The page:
For example, inflation increased by 0.3 percent in February and 0.1 percent in March, which, looking forward, translates into yearly inflation rates of 3.8 percent and 1.4 percent. But that’s not what most people hear about because the annual inflation rates reported by the BEA and media for any month are based on how much prices increased over the year that ended that month. That translates into annual inflation rates of 5.1 percent for February and 4.2 percent for March because both rates incorporate the high inflation back from the spring and summer of 2022.  

Democrats’ reticence about recent income gains by Americans is more confounding. Overall personal disposable income, adjusted for inflation, jumped at an 8 percent annual rate in the first quarter of this year, following gains of 3.2 percent and 5 percent in last year’s third and fourth quarters. Much of that growth came from the extraordinary job gains under Biden since every newly hired worker adds to total disposable income. Over the last three quarters of healthy income growth, more than 3 million Americans found employment—nearly 1.3 million in the third quarter of 2022, another 853,000 in the fourth quarter, and 885,000 more in the first quarter of this year.  

Even so, the real disposable incomes of Americans on a per capita basis also rose sharply over the past nine months, increasing at annual rates of 1.8 percent in the first quarter of this year on top of gains of 1.1 percent in the fourth quarter of last year and 0.6 percent in the third quarter. That comes to increases in real disposable incomes of 3.6 percent per person on an annual basis over the past nine months. That’s something for Democrats to crow about, given that yearly, inflation-adjusted income gains under Trump averaged 2.5 percent per person in 2017, 2018, and 2019. Setting aside 2020, when trillions of dollars in emergency federal aid artificially drove up the personal income numbers, the last time Americans saw real per capita incomes grow so strongly was in 1998 and 2000, when Bill Clinton was president.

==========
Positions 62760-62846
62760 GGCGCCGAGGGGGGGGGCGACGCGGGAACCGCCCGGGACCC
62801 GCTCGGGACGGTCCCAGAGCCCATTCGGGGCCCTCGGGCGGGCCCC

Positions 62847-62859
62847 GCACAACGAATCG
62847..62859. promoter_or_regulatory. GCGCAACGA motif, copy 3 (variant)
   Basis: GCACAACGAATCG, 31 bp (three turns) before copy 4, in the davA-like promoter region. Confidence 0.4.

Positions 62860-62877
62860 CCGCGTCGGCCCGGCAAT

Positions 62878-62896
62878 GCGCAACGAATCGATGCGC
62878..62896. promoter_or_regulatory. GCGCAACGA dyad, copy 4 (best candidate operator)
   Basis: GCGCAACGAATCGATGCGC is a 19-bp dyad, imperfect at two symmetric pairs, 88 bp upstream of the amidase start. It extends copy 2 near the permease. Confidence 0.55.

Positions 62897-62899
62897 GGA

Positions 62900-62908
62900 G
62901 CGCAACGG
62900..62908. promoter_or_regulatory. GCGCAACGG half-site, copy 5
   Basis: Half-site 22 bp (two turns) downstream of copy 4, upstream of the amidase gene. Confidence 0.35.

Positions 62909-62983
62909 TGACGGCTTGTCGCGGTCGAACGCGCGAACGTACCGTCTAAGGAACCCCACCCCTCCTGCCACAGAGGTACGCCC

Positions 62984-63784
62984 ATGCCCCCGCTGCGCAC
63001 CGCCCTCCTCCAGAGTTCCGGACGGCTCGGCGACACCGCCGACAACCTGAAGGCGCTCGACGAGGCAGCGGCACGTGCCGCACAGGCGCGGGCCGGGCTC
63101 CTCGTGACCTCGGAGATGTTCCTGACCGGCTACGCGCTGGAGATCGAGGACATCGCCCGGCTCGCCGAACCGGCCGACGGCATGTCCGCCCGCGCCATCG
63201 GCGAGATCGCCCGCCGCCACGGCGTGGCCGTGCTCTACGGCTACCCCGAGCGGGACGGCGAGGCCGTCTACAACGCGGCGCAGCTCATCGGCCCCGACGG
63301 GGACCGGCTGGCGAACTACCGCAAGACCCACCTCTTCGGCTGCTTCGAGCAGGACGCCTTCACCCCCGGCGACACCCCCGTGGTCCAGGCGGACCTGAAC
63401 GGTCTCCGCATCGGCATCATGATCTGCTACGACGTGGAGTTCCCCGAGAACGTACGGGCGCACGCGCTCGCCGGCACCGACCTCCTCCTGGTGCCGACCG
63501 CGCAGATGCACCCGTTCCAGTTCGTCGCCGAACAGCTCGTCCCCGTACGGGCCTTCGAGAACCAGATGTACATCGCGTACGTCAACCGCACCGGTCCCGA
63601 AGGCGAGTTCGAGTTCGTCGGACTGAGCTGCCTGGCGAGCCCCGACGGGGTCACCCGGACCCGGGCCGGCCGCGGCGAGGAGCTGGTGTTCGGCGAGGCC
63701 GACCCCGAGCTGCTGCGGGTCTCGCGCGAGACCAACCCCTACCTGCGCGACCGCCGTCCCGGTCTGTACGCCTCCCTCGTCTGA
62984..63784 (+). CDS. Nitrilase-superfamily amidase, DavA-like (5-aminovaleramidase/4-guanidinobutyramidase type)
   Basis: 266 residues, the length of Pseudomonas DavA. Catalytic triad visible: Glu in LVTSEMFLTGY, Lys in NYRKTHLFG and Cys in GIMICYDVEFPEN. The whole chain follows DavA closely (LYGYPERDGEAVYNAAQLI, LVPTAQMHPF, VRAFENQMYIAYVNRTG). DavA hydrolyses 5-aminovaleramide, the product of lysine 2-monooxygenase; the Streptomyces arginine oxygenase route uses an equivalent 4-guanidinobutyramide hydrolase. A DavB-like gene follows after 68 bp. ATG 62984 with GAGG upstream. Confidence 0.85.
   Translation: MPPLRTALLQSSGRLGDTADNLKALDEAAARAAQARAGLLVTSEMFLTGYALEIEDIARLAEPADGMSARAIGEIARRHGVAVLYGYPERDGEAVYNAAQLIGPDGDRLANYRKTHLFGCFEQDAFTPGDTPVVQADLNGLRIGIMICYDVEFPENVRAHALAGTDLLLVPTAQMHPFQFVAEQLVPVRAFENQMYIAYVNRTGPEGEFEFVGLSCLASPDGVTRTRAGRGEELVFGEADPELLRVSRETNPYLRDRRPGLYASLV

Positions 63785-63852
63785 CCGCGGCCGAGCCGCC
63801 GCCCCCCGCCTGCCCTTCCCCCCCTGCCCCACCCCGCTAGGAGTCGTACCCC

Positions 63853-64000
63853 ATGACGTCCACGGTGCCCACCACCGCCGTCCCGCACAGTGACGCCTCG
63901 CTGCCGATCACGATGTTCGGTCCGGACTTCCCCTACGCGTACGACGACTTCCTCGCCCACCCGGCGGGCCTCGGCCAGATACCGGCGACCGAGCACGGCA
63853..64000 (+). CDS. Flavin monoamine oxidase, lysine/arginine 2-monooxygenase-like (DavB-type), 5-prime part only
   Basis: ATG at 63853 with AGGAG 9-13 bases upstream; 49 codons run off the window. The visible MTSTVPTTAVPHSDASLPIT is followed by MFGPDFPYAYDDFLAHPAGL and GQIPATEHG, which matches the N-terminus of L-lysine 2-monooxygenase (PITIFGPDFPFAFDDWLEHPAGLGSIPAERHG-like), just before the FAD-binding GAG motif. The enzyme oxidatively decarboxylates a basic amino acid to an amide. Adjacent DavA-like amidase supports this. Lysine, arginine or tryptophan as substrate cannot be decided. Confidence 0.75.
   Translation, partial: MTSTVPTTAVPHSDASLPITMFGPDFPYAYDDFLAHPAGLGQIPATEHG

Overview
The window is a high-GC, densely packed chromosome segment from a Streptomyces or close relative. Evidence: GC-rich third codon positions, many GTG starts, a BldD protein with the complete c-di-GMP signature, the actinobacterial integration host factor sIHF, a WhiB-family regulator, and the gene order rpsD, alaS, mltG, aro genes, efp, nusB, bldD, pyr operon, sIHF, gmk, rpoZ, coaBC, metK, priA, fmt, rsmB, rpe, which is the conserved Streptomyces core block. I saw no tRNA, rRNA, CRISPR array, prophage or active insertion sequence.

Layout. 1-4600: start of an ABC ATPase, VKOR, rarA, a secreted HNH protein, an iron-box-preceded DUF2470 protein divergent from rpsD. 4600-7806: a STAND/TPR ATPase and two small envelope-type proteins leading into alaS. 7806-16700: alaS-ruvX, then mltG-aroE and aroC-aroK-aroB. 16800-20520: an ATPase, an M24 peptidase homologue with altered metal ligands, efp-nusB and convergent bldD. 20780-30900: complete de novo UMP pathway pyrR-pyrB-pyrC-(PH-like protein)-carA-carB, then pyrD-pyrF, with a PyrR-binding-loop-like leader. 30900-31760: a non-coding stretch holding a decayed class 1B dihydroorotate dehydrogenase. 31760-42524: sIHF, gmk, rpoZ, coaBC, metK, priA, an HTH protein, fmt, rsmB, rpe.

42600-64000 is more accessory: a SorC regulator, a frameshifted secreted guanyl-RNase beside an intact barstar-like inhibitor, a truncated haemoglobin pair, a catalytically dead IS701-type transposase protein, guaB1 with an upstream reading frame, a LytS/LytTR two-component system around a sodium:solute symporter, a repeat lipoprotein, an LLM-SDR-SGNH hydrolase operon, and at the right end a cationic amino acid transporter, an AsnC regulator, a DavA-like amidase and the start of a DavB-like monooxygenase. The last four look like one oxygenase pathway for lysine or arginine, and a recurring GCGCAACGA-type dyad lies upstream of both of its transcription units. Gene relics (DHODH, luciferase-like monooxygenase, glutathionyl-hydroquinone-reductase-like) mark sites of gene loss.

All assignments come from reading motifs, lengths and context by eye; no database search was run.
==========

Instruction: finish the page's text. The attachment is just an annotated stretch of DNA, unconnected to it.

So why is it so hard for Democrats to take credit for good economic news under their watch? Why don’t they say they’re beating inflation and delivering real income progress for most Americans?  Perhaps one answer is Trump derangement syndrome, in that they’re so consumed with attacking the MAGA Republicans’ extreme agenda that they gloss over their own achievements. Perhaps, too, the survey data about Americans’ pessimism over the economy has led a president famous for his empathy to stay quiet and stick with an I-feel-your-pain message—even if doing so confirms the public’s pessimism.  

Whatever the reason, a failure to make the economic case about incomes and inflation is a dangerous oversight for the President and congressional Democrats. This is especially true if the current fight over the debt ceiling results in a default. In that case, the economy will surely slump, and few voters will remember how ably Democrats handled it before the Kamikaze Republicans crashed it. 

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2023-05-23 09:00:00